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This eBook from the Gutenberg Project consists of approximately 183 pages of information about War and the future.

So there is not much to say about how the British think about the French.  They do not think.  They feel.  At the outbreak of the war, when the performance of France seemed doubtful, there was an enormous feeling for France in Great Britain; it was like the formless feeling one has for a brother.  It was as if Britain had discovered a new instinct.  If France had crumpled up like paper, the English would have fought on passionately to restore her.  That is ancient history now.  Now the English still feel fraternal and fraternally proud; but in a mute way they are dazzled.  Since the German attack on Verdun began, the French have achieved a crescendo.  None of us could have imagined it.  It did not seem possible to very many of us at the end of 1915 that either France or Germany could hold on for another year.  There was much secret anxiety for France.  It has given place now to unstinted confidence and admiration.  In their astonishment the British are apt to forget the impressive magnitude of their own effort, the millions of soldiers, the innumerable guns, the endless torrent of supplies that pour into France to avenge the little army of Mons. It seems natural to us that we should so exert ourselves under the circumstances.  I suppose it is wonderful, but, as a sample Englishman, I do not feel that it is at all wonderful.  I did not feel it wonderful even when I saw the British aeroplanes lording it in the air over Martinpuich, and not a German to be seen.  Since Michael would have it so, there, at last, they were.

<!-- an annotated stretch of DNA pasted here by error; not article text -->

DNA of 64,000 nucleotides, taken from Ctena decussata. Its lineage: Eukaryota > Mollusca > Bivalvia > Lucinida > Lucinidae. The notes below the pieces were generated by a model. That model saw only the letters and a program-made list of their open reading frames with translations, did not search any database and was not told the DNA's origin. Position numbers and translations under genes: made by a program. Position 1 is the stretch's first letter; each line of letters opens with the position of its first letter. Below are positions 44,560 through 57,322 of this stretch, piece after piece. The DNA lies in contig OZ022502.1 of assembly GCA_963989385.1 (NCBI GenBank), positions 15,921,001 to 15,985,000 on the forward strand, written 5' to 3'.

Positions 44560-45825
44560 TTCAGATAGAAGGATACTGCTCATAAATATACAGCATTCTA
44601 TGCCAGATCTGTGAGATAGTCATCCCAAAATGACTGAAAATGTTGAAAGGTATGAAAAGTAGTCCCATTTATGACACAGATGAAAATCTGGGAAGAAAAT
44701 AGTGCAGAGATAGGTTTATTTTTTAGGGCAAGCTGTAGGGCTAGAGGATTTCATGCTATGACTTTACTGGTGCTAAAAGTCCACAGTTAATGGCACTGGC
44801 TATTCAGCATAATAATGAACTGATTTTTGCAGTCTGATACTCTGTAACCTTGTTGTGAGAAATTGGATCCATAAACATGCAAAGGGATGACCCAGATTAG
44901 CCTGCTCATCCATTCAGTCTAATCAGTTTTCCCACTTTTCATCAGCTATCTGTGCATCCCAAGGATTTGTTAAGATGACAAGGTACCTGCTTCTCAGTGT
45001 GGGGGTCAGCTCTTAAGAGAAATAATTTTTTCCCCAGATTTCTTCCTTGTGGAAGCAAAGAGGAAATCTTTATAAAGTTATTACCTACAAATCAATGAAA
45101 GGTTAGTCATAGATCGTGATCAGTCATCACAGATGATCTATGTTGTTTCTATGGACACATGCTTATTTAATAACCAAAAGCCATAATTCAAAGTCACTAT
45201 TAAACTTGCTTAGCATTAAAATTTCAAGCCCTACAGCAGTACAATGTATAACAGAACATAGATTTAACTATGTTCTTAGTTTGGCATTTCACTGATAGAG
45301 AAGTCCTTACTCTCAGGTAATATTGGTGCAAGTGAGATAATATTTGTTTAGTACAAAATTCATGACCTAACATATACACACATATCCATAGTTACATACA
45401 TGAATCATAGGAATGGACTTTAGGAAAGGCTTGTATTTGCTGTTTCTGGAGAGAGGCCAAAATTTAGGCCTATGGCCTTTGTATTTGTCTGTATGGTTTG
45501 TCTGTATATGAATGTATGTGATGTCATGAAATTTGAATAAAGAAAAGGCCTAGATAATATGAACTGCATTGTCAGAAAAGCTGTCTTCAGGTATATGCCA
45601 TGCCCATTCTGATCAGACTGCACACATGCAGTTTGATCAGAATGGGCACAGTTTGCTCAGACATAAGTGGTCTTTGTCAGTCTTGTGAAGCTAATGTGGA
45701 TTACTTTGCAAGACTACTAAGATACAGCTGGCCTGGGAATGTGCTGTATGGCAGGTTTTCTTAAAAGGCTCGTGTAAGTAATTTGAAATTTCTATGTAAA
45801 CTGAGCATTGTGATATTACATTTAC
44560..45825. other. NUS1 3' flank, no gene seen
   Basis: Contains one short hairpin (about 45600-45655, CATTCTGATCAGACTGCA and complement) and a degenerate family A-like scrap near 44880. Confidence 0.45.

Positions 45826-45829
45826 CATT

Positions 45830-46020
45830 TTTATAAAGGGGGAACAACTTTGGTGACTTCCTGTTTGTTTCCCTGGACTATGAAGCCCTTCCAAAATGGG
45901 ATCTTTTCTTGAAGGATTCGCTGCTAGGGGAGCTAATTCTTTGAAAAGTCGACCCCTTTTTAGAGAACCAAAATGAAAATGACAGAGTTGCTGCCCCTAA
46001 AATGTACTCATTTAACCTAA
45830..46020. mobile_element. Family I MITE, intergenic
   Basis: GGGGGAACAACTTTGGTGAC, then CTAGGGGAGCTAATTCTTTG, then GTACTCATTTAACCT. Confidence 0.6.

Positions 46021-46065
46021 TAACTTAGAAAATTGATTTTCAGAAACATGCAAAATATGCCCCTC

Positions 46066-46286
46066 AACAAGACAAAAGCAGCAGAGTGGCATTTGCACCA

There was a good deal of doubt in France about the vigour of the British effort, until the Somme offensive.  All that had been dispelled in August when I reached Paris.  There was not the shadow of a doubt remaining anywhere of the power and loyalty of the British.  These preliminary assurances have to be made, because it is in the nature of the French mind to criticise, and it must not be supposed that criticisms of detail and method affect the fraternity and complete mutual confidence which is the stuff of the Anglo-French relationship.

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Now first the French have been enormously astonished by the quality of the ordinary British soldiers in our new armies.  One Colonial colonel said something almost incredible to me—­almost incredible as coming as from a Frenchman; it was a matter to solemn for any compliments or polite exaggerations; he said in tones of wonder and conviction, “They are as good as ours.” It was his acme of all possible praise.

That means any sort of British soldier.  Unless he is assisted by a kilt the ordinary Frenchman is unable to distinguish between one sort of British soldier and another.  He cannot tell—­let the ardent nationalist mark the fact!—­a Cockney from an Irishman or the Cardiff from the Essex note.  He finds them all extravagantly and unquenchably cheerful and with a generosity—­“like good children.”  There his praise is a little tinged by doubt.  The British are reckless—­recklessness

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